Why You Need a Will
As we usher in the year 2016, it is imperative that one of our New Year's Resolutions will be to better protect our families by creating an ideal and comprehensive estate plan. Although every situation is unique and merits individual assessment, an overwhelming majority will benefit greatly from a simple Will.
Many people think that a Will is necessary only for those who want to set up Trusts or save on estate taxes. While those are important benefits for some, the primary reason for executing a Will, however, is to leave your property to those you care about in the manner and proportion of your choosing.
If you die without a Will, in most instances your assets will be distributed to your next of kin by a court appointed "administrator" pursuant to intestacy laws -the statutory state laws that govern the disposition of assets after death. For example, if you die without a Will in New York, and are survived by a spouse and descendants, your spouse is entitled to the first $50,000 and one-half of the balance of the property, and your descendants share the rest in equal portions. If you are survived by a spouse but no descendants, then the spouse takes all. If you are survived by a parent or parents, but no spouse or descendants, your parent or parents receive your entire estate. If you are survived by siblings (or descendants of either parent), but none of the closer relatives, the siblings take all. And so on. If you want to "opt out" of this statutory mandate, you may do so via a properly drafted and properly executed Will.
Another basic reason to have a Will is if you die without a will and leave minor children. If any of your children is under 18 years of age at your death, a court appointed guardian will be required to manage your minor child's share of your assets. The appointment of your spouse as the guardian of the property is not guaranteed. The guardian may even have to post a bond on which premiums have to be paid. Furthermore, if any portion of your assets is needed to pay for your child's education, clothing or living costs, prior approval of the court is necessary. The guardian must file an annual accounting of income and expenses. Yet another burden for the guardian is that the range of investments available for the funds held by the guardian may be limited and the funds may not grow at an acceptable pace. These problems can be avoided with a Will.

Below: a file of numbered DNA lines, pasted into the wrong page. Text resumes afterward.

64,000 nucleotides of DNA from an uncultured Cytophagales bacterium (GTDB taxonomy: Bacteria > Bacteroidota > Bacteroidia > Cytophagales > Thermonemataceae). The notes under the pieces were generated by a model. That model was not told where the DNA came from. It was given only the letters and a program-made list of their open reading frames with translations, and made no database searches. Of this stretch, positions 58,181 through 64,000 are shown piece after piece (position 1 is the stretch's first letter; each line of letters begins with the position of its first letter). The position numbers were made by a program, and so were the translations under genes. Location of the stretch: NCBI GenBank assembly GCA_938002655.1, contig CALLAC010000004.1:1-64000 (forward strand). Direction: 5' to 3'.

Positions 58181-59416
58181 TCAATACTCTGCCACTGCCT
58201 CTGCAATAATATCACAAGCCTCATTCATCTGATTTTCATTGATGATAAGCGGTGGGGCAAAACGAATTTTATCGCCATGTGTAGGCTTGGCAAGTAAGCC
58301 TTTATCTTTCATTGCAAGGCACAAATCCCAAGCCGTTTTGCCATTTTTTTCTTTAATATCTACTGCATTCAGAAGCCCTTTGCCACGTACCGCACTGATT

If you and your spouse die at or about the same time, you would need a provision not only for a guardian of the property of any child under 18, but also name a guardian of the person for each minor child. A guardian of the person is given custody and is responsible for the care of your child until they are no longer minors. While the designation in your Will is subject to the review and confirmation by the court, your requests are usually given deference. Thus, a properly drafted Will can provide guidance to the court on your desire for an appropriate guardian.
A Will also determines who will oversee the administration and distribution of your estate assets. In the Will, you will name the person(s) you would like to administer and distribute your property. An executor can be a relative, a friend, or a professional such as your lawyer or a bank or trust company. The choice of such an administrator is yours only if you make a Will. The value you attribute to qualified individuals who help with your affairs during life is the same as after you die.
What is the best way to make a Will? Although some are turning to the Internet to print downloadable forms, thus option is very likely to result in errors and create a plan that is not best suited for your personal needs. You might miss an essential element of a comprehensive estate plan or any number of opportunities to maximize the efficient distribution of your assets to your chosen beneficiaries. Moreover, you may not end up with a valid Will as Will formalities are governed by State law and are extremely stringent in New York. An invalid Will can result in your assets distributed pursuant to intestacy as described above. Seeking the guidance of a qualified attorney can resolve these issues.
Creating an ideal plan and Will involves knowledge and expert advice. For example, are you aware that property held jointly with another may not be distributed by Will? Or that life insurance may or may not be distributed by Will depending on who is named as a beneficiary? Or that the same can be said of retirement accounts, pension plans and other assets? Or that a spouse has a right to a car and certain other items, as well as to a large share of your property no matter what your Will may direct? The ideal estate plan recognizes that your Will is only part of your total plan for the distribution of your property.
Prior to making a Will, you should also know hoe estate and income taxes affect you and your assets. The federal and New York tax laws change as a result of tax reforms. You may be unaware that you can choose which h of your beneficiaries pay the estate taxes. Failing to do so will result in the State apportioning the tax burden in a manner not in congruence with your intent. If you plan properly with the guidance of a trusted attorney, you may be able to reduce or eliminate the tax burned on your estate and leave more to your beneficiaries.
Call my office today to gain clarity on the estate plan that will work for you and peace of mind: 347-699-5529.